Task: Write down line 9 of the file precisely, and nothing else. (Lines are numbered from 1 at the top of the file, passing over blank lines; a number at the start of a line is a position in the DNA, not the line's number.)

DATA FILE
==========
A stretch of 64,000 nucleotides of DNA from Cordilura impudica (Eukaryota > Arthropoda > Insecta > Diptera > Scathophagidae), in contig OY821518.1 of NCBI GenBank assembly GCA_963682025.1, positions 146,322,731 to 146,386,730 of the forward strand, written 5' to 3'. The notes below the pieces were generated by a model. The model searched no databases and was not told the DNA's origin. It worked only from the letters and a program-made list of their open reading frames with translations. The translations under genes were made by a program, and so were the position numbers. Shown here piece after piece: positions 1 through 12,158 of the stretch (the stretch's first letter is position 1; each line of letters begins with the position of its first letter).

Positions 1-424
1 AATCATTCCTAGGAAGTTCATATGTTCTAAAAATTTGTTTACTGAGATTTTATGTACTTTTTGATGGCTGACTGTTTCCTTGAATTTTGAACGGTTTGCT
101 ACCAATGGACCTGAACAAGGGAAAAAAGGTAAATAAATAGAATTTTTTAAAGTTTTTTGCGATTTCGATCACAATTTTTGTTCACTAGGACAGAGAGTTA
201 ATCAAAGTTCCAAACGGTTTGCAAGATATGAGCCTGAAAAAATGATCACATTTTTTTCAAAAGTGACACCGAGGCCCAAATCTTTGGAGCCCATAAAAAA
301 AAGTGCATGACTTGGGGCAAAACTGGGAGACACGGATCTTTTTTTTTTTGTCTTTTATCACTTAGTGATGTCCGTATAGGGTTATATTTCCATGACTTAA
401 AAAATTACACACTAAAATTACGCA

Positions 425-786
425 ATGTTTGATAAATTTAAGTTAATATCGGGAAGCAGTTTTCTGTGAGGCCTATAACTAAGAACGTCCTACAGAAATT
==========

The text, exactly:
425 ATGTTTGATAAATTTAAGTTAATATCGGGAAGCAGTTTTCTGTGAGGCCTATAACTAAGAACGTCCTACAGAAATT